British and Irish Lions 2017Date: 3 June-8 July Venue: New ZealandCoverage: Live text commentary on every match on the BBC Sport website and mobile app.
Former British and Lions coach Sir Ian McGeechan says the 2017 tourists “need all six games” in the build-up to the first Test in New Zealand.
The Lions’ 10-game tour begins on 3 June with the first Test on 24 June in Auckland.
“I know there’s talk at the moment of shortening a Lions tour, but that’s from people who’ve never done it,” McGeechan told .
“The six-game preparation is so important to collective understanding.”
The Lions opening fixture takes place just days after the squad arrives in New Zealand.
And the 10-match schedule has been by leading figures in the English game.
But former centre McGeechan – who played on the Lions’ successful 1974 tour to South Africa and the 1977 loss to New Zealand before leading four tours as head coach – believes the warm-up games are crucial to Test success.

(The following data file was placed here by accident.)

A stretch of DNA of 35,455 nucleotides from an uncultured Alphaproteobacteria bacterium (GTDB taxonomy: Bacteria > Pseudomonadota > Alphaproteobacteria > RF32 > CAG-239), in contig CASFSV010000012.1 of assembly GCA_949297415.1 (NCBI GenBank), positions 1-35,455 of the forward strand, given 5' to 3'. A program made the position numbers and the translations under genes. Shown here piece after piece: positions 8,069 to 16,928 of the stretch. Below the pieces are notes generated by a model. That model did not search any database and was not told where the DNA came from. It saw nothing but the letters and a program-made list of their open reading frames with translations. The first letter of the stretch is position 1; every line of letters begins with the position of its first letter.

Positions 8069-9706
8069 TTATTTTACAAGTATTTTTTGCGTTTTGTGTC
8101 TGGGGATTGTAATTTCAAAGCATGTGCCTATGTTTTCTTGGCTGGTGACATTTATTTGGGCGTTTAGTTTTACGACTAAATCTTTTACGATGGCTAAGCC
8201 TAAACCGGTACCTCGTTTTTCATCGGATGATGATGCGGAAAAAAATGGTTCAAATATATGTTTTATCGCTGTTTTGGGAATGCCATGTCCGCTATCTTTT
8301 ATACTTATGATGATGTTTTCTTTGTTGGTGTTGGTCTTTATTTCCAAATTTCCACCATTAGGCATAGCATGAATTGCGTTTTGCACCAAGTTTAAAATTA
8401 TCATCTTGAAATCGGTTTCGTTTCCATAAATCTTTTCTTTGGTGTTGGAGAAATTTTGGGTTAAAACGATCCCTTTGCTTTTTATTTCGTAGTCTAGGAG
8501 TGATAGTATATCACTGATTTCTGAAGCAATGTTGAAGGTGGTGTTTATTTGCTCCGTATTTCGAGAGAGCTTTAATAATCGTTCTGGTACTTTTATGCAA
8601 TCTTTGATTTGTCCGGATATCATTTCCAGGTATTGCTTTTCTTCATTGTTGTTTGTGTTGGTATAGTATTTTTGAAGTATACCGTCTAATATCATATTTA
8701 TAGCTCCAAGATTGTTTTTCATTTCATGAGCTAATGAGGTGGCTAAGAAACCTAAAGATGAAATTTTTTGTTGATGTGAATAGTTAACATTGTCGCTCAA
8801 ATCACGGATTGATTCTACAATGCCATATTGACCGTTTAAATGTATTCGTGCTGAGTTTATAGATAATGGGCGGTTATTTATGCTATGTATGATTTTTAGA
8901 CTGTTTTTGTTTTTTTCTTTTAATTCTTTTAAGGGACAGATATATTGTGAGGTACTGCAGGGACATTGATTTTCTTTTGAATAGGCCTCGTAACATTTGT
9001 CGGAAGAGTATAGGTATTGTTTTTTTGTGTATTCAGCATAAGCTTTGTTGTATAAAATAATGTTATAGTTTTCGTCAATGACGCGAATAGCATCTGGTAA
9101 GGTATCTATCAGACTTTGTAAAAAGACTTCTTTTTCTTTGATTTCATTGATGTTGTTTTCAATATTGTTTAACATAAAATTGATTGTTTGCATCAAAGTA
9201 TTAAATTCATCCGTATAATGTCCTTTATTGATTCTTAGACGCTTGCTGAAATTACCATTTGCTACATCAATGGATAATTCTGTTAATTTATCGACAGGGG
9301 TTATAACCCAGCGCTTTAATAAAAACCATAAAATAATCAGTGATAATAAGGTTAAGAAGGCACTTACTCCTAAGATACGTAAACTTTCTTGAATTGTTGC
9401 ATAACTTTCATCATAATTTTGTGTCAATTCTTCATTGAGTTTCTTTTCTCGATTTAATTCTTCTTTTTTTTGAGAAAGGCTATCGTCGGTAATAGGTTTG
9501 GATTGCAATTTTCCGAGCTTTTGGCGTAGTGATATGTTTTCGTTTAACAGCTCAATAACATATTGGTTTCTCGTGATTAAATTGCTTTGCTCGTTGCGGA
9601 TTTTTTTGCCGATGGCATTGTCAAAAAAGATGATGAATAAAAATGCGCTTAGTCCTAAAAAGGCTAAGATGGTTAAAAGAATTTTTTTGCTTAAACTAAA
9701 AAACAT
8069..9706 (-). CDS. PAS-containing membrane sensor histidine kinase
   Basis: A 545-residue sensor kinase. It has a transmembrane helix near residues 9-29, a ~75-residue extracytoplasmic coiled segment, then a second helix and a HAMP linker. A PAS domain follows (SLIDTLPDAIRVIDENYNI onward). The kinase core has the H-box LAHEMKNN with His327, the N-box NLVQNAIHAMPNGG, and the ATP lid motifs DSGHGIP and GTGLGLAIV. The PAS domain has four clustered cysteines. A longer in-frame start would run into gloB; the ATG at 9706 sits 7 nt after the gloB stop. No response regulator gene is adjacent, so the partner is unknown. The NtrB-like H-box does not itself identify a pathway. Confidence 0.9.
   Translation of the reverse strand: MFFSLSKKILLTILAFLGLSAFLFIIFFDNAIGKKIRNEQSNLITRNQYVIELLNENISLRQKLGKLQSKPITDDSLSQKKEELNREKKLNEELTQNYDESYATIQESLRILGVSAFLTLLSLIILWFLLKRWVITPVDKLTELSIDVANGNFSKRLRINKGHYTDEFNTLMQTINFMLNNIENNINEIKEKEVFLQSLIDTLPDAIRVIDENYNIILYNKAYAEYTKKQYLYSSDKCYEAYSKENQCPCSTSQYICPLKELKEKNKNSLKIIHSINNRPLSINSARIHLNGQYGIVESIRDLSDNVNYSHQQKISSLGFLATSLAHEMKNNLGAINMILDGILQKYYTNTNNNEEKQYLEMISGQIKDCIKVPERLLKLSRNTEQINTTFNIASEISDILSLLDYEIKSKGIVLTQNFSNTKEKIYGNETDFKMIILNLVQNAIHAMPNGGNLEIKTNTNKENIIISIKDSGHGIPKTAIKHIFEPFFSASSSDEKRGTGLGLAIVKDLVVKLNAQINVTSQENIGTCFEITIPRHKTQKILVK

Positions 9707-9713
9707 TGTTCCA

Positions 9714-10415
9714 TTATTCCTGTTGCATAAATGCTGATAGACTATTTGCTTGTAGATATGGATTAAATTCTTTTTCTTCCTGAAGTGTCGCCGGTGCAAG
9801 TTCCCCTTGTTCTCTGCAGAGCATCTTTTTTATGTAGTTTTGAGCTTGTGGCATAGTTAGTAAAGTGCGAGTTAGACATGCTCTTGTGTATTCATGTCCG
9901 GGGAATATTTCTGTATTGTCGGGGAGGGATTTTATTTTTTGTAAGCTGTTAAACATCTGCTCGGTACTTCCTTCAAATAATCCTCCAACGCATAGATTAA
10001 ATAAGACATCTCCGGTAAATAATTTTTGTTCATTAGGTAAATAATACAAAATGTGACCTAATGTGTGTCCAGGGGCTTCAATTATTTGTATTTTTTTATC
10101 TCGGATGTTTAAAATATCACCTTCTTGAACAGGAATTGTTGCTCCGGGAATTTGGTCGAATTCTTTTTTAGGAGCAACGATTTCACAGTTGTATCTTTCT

“A player has to put on a Lions jersey and start with a number on his back in the first three games. He can’t sit on the bench or not be involved,” he said.
“You have to wear the number on your back and then you’re a Lion. You’re there in the position you were chosen for.
“There’s the combinations that you need to put together but there’s also that defining element of giving the player the opportunity, and you need all six games.”
Three months, 22 matches, 21 wins
In 1974 the Lions travelled to South Africa looking for their first victory over the Springboks in 78 years.
A 27-year-old McGeechan was embarking on his first Lions tour, as a squad of amateurs led by Ireland’s Willie John McBride left home for almost four months.
The tourists played 22 matches between 15 May and 27 July, and won all but the last game, which was a controversial draw – they used just 17 players in the four Tests.
“I always remember when we won the third Test, having won the series in South Africa, Willie John took us all straight to where the mid-weekers were sitting and applauded them.”
“That’s what came over in 1974, the time and effort that was put in by the 13 players who didn’t play Test match rugby over four months.”